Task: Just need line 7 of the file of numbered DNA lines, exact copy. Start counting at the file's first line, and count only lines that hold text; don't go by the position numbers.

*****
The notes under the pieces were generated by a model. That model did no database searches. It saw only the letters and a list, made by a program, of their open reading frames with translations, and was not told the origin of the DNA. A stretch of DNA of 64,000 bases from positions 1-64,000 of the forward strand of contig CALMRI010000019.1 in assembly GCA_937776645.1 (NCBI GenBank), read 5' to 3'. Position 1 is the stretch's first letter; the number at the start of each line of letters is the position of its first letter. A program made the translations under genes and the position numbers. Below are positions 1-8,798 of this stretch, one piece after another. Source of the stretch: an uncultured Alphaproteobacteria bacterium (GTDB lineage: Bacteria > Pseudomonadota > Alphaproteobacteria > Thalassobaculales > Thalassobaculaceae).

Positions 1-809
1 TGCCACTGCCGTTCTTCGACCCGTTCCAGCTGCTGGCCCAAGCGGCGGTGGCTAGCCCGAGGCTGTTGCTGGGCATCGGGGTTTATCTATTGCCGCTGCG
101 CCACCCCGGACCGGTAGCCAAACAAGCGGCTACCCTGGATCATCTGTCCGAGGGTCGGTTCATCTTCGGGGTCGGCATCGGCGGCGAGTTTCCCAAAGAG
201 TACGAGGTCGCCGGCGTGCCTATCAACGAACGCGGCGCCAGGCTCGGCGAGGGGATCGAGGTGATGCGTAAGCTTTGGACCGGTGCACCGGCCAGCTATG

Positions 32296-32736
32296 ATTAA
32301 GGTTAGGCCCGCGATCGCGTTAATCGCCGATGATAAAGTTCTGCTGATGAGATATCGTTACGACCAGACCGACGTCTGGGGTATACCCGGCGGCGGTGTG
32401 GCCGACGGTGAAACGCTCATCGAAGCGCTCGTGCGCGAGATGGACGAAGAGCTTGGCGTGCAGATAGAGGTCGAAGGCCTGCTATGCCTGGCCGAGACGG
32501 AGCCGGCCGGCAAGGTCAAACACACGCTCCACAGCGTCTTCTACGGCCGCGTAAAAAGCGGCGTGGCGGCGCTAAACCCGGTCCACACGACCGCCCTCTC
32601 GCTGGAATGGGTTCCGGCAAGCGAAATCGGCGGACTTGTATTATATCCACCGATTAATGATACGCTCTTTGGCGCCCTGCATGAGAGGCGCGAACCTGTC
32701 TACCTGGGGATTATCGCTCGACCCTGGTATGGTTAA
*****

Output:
32296 ATTAA